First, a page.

Gene therapy targets metastasis to stop breast cancer

April 8, 2013 | by Shawn Le

Breast cancer remains the leading cancer diagnosis in women and, overall, the second-leading cause of cancer-related deaths in the U.S. The American Cancer Society reports that the five-year survival rate for women whose breast cancers are diagnosed at an early stage — when the cancer cells are still localized — is 98 percent. But if the breast cancer has metastasized, that five-year survival rate drops dramatically.

Now, City of Hope researcher Carlotta Glackin, Ph.D., associate professor in the Department of Neurosciences, has developed a drug that demonstrates in laboratory tests the ability to switch off metastasis in breast cancer cells. The findings were presented today at the annual meeting of the American Association for Cancer Research in Washington, D.C.


The process of breast cancer cells metastasizing to other areas in the body is influenced by the Twist1 gene. The process of breast cancer cells metastasizing to other areas in the body is influenced by the Twist1 gene. Researchers are developing a gene therapy that turns off the gene.


Breast cancer stimulates metastasis by taking over a process known as epithelial-mesenchymal  transition. This process encourages cells to break apart from the tumor and travel through the body to new locations, usually another organ. To keep the epithelial-mesenchymal transition going, breast cancer cells turn on a gene known as Twist1 to produce high levels of Twist1 protein.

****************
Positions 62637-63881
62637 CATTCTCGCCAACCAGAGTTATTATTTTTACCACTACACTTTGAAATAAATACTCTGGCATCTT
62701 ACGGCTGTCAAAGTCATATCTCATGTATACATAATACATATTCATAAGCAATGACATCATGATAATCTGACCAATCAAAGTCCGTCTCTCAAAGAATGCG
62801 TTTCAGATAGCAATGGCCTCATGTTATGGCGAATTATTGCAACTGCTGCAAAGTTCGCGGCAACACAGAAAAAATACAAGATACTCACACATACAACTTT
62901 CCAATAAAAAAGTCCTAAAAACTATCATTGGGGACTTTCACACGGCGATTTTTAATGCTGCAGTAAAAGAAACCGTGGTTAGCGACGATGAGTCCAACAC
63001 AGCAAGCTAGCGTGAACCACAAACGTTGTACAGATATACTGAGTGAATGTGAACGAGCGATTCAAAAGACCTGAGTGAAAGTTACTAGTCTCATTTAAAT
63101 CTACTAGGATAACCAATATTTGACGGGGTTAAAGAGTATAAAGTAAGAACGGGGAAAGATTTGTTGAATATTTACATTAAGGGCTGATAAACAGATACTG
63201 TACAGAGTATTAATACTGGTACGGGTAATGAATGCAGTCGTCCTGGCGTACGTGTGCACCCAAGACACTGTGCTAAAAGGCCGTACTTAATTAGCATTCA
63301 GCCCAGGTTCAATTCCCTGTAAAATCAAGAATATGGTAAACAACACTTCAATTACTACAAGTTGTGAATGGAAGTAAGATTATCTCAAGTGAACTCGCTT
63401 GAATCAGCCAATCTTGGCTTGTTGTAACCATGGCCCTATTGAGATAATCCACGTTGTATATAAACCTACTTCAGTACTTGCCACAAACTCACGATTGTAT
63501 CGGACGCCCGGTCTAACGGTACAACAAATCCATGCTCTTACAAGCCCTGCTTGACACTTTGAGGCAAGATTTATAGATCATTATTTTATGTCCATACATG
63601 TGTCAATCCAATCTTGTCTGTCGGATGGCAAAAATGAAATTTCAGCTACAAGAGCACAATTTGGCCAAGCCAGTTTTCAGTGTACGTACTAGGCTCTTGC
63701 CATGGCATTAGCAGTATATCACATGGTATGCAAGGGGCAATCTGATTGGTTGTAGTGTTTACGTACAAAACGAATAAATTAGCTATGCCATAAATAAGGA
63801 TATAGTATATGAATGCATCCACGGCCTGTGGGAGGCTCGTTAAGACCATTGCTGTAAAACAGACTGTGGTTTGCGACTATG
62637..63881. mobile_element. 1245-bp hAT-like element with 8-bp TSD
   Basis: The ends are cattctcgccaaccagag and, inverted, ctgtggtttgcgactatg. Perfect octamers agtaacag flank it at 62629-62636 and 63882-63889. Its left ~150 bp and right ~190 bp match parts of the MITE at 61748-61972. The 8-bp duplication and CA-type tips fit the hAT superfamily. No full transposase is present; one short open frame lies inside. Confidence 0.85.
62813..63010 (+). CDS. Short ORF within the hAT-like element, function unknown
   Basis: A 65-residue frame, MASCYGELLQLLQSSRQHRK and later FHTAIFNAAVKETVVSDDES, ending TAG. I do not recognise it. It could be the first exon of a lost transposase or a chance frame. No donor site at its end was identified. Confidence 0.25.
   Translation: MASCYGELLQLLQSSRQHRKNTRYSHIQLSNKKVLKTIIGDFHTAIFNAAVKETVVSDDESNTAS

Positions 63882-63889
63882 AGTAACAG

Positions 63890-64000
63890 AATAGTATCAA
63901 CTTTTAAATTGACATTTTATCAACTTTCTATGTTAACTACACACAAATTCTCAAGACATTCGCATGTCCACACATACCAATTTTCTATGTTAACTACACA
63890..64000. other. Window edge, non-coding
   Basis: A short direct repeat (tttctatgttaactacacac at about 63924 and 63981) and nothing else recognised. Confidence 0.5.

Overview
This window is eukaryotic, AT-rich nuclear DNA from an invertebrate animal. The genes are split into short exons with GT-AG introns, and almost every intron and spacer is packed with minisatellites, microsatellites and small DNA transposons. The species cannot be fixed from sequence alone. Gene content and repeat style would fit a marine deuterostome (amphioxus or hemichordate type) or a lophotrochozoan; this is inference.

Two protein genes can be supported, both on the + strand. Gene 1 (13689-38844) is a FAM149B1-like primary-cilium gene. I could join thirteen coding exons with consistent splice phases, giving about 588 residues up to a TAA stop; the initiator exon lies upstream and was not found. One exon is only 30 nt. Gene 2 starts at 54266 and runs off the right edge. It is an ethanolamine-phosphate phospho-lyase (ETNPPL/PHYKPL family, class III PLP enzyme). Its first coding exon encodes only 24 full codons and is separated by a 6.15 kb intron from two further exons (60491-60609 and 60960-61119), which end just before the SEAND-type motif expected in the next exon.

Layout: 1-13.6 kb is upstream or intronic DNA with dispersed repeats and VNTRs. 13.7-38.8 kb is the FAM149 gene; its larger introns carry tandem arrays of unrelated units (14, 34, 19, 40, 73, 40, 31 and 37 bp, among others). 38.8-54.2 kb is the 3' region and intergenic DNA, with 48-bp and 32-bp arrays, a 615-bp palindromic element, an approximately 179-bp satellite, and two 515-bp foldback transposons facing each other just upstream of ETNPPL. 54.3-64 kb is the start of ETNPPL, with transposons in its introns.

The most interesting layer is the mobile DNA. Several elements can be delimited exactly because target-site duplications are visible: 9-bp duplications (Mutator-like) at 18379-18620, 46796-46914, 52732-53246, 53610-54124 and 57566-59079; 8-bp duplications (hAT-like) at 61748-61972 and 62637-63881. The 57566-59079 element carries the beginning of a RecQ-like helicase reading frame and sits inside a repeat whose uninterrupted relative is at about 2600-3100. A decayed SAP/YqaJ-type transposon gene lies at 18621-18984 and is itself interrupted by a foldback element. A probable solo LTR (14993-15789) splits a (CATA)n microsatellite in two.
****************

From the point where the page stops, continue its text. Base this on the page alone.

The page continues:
The research team focused on controlling Twist1 expression as a means to control metastasis of breast cancer cells. The Twist1 gene is considered a good target because it isn’t active in most normal, healthy situations. The research team wrote in the study abstract: “Twist1 is also a desirable target because it is almost nonexistent in adult tissues and thus its silencing would have minimal side effects.” To turn off the Twist1 gene, the researchers developed a gene therapy that uses short interfering RNA. Because one limitation of RNA-based gene therapies is the ability to deliver enough of the RNA into cells to make a significant change, the team attached the short-interfering RNA to molecules known as dendrimers to ensure sufficient delivery. They then tested the effects on two highly invasive breast cancer cell lines, with positive results.

Analysis of the cell lines revealed a 90 percent reduction in Twist1 activity – which lasted at least four days – after treatment with the gene therapy. Additional tests showed a “significant decrease in the invasive nature of the breast cancer cells.”

The results from this study will be the foundation for further development and experiments, perhaps leading to human clinical trials in a few years. The dendrimer is also being investigated in other metastatic cancers.

The research team also included City of Hope graduate students James Finlay and Cai Roberts.

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